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Sexuality, Oppression, and Forced Migration - by Claire Bennett (Hardcover)
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The book begins by introducing debates on the queer diaspora, paying particular attention to the forced displacement of homosexuals in the global South. Whilst there is increasing concern predominantly raised by human rights organisations regarding the criminalisation, stigmatisation and abuses faced by LGBT people, seeking asylum on the grounds of your sexuality in the global North remains a relatively unexplored area within the social sciences. This book introduces the reader to the intricacies of navigating the UK asylum process on the grounds of sexuality, paying particular attention to the experiences of lesbian asylum seekers and refugees.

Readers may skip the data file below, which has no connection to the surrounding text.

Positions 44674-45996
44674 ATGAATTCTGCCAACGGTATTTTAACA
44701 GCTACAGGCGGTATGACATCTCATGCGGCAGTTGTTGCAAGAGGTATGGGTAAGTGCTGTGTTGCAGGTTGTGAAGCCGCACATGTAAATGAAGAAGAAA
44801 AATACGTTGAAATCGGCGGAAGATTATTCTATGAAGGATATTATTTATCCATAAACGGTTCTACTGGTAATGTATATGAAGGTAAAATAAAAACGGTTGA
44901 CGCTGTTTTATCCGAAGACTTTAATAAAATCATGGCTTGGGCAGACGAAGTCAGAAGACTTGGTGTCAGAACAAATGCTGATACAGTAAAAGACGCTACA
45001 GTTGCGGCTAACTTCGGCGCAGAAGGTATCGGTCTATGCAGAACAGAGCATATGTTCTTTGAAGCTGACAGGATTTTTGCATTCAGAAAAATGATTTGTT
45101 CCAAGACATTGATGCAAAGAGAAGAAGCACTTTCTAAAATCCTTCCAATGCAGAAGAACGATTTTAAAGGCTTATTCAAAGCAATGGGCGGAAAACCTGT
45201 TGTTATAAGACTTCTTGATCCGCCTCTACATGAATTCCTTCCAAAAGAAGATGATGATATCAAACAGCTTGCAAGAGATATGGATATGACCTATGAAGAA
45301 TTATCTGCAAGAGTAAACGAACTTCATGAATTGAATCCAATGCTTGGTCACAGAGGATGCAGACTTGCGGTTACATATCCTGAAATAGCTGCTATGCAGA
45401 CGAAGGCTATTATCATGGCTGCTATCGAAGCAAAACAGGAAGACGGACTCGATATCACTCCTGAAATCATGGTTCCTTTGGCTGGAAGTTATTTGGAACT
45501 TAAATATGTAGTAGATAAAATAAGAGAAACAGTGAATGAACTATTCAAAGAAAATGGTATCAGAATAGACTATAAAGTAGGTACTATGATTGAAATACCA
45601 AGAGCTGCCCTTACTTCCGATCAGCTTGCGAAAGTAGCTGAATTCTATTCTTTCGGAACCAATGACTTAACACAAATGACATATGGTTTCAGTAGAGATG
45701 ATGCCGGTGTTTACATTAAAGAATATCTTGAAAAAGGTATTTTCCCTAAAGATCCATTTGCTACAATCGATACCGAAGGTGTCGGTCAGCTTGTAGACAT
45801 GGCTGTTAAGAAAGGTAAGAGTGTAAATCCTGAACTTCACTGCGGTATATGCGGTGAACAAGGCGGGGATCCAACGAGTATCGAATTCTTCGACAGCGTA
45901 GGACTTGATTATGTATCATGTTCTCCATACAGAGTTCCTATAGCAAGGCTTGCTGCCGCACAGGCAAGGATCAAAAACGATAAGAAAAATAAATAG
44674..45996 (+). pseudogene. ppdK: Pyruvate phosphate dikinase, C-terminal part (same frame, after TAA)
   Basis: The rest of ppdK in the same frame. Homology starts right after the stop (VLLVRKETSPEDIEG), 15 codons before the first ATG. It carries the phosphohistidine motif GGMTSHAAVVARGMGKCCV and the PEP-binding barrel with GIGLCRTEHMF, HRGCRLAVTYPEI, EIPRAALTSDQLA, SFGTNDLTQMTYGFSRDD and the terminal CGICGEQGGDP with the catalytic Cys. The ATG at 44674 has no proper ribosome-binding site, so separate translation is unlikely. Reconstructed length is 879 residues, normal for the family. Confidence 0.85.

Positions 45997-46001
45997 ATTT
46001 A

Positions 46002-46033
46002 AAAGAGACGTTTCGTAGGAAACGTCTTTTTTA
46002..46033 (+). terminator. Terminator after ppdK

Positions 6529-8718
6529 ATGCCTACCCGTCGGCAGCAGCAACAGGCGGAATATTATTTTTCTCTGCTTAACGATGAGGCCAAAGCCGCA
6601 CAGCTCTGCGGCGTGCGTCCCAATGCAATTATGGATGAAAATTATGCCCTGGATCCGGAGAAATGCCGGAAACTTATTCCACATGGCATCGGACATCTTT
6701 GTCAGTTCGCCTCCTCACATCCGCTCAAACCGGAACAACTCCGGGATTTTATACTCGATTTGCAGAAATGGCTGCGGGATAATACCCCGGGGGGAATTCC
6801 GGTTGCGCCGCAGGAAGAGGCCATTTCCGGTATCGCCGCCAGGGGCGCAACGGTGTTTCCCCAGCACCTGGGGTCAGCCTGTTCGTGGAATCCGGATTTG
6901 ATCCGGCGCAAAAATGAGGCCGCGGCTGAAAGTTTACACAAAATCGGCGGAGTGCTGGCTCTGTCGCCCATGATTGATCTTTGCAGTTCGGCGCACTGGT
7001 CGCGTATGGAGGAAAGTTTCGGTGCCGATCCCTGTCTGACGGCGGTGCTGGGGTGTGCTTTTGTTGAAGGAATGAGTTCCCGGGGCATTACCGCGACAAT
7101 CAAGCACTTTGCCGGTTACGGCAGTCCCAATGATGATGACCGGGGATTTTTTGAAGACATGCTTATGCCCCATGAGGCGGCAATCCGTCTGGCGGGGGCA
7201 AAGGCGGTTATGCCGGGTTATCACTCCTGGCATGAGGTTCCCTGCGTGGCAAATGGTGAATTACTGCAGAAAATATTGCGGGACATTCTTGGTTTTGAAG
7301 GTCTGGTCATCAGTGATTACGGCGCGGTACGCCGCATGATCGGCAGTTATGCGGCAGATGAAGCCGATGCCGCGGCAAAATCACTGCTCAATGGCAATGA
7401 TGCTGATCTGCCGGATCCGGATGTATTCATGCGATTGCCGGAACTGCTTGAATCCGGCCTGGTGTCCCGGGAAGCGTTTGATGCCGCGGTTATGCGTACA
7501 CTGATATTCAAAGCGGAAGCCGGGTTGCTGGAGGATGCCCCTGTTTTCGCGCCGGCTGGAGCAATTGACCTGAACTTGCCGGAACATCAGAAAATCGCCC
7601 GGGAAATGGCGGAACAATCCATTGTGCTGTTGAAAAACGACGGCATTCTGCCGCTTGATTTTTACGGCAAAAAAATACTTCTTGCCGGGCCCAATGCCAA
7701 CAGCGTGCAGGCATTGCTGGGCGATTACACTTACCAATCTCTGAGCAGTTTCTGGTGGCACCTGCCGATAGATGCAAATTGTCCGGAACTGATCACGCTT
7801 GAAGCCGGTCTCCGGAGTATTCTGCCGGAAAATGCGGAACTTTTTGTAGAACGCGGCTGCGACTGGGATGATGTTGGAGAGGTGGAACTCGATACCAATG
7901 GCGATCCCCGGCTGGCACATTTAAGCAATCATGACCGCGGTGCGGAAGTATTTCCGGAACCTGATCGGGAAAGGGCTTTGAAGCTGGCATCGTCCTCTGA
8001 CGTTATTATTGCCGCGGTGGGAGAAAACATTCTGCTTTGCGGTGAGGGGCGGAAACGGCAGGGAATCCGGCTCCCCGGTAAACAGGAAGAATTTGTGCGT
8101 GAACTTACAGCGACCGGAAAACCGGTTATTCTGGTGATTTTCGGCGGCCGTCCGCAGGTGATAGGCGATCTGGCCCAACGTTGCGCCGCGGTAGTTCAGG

Using empirical data, the book documents women’s own testimonies of transition and investigates the reasons why women seek asylum on the grounds of their sexuality, the renegotiation of public and private boundaries, how claims for protection are rationalised and internalised and what it’s like to be a lesbian asylum seeker in the UK. This work predominantly uses sociological debates, notably Ken Plummer, Judith Butler and Queer theory, to help frame the analytical investigation and to question whether the legal requirement to provide an objective truth on ones sexuality is achievable, and how this search for the "truth" impacts upon lesbians themselves. As few studies have actively engaged with lesbian asylum seekers and refugees themselves, this book offers an essential read at a time of growing international pressure and concern regarding how homosexuals are protected from persecution.